Florida’s high court, which ruled the smokers can’t sue as a group, extended the time for individual smokers to sue and allowed them to rely in their individual cases on factual findings by the Miami jury, including that cigarettes are addictive and cause cancer.

The decision comes nearly ten years after the first verdict in the overall case, where a Miami jury found in 1999 that cigarette makers were responsible for the death and health problems of hundreds of thousands of Florida smokers. That ruling set the stage for the record $145 billion damage award.

“We’re going to file an appeal” of today’s award, said Kenneth Reilly, Altria’s attorney. “We’ll defend it vigorously like we have in all other cases.”

Possible Reduction

Altria fell 4 cents to $15.53 in New York Stock Exchange composite trading today. The company’s shares have risen 3.1 percent this year.

Altria’s lawyers contend Judge Jeffrey Streitfeld is likely to reduce the award because jurors found that Hess didn’t rely on the company’s statements about the safety of cigarettes after May 1982. His family can’t claim damages for that period because he was fully aware of the risks associated with smoking, the lawyers said.

Reilly said that the judge may throw out the punitive damage award and cut the compensatory award down to about $1.2 million, a reduction of 58 percent. That’s the number that jurors assigned to Hess for his share of responsibility for acquiring lung cancer from smoking.

Alex Alvarez, one of the Hess family’s lawyers, countered that “the full $8 million verdict will stand” because jurors found the company intentionally acted in a way that harmed Hess.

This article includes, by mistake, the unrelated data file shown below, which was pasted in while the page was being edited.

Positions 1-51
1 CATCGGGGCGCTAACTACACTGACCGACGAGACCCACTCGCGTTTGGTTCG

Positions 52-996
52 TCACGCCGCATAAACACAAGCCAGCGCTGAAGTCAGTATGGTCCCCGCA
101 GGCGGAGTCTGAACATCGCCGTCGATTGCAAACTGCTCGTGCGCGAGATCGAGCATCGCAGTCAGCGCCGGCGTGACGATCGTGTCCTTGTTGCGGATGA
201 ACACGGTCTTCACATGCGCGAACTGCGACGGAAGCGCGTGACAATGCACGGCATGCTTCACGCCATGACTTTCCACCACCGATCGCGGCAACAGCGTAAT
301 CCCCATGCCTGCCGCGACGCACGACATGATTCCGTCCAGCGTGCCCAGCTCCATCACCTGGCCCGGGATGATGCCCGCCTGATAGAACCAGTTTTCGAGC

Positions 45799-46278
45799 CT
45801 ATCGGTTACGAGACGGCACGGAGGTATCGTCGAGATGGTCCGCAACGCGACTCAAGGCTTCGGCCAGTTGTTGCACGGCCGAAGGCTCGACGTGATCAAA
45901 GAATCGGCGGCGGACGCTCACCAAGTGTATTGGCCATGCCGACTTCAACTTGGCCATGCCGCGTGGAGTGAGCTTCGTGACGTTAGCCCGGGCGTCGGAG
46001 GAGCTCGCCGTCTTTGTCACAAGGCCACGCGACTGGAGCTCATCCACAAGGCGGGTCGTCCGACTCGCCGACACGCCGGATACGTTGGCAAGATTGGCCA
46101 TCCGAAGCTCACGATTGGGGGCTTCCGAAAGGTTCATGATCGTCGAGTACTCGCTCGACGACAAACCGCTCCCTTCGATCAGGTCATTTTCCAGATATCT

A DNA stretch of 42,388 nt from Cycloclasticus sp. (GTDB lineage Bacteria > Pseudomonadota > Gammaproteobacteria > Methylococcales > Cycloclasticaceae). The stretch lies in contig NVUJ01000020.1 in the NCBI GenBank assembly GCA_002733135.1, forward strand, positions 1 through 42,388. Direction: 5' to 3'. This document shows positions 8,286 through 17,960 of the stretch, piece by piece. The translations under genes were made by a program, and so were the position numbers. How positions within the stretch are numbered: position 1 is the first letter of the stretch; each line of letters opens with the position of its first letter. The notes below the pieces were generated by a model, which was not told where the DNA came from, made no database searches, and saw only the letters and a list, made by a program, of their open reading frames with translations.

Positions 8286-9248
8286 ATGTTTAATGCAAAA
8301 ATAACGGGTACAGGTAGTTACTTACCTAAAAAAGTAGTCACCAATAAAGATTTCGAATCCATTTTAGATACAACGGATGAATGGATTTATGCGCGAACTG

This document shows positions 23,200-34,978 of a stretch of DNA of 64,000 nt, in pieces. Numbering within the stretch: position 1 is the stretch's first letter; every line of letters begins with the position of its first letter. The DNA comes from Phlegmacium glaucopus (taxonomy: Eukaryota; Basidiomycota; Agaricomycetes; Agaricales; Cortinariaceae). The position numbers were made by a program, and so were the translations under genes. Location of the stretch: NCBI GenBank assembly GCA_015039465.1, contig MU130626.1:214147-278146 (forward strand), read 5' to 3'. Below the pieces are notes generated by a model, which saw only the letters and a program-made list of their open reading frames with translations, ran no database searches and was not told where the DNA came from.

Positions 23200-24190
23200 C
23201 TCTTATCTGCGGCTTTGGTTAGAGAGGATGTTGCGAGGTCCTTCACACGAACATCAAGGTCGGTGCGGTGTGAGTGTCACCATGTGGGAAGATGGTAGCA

‘Gave Us Justice’

“The jury spoke and gave us justice,” he added.

Hess’s wife, Elaine, stood in a courthouse hallway wiping away tears after jurors handed down their decision. She said she hoped the verdict would send a message to tobacco companies.

“I just hope that all the thousands of other suffering families will also obtain similar justice,” she said.

During the two-week trial, Reilly told jurors the Hess family was seeking “an enormous amount” in the case and said he was relying on their “sound judgment” on the issue of whether the company should pay damages.

The family’s lawyers urged the Broward County Circuit Court jury in closing arguments in the damages phase of the case yesterday to award Hess’s wife and son about $132 million in total damages over his death.

“An award of only $5 million to $10 million would not mean that much to them,” Gary Paige, a lawyer for the family, told the panel.

The 8,000 cases pending in the state are split up among cigarette makers including Altria, Reynolds American Inc. and Vector Group Ltd. The cases are slated to be tried in courthouses across the state in coming months and years.

The manufacturers complain that the practice of allowing Florida smokers to rely on factual findings produced by the original 1999 case doesn’t pass constitutional muster.

‘Blame The Smoker’

“Today’s verdict was the result of an unconstitutional and profoundly flawed trial procedure,” Murray Garnick, an Altria spokesman, said in an e-mailed release. “Fundamental fairness requires the plaintiff to establish basic liability before a jury can award damages.”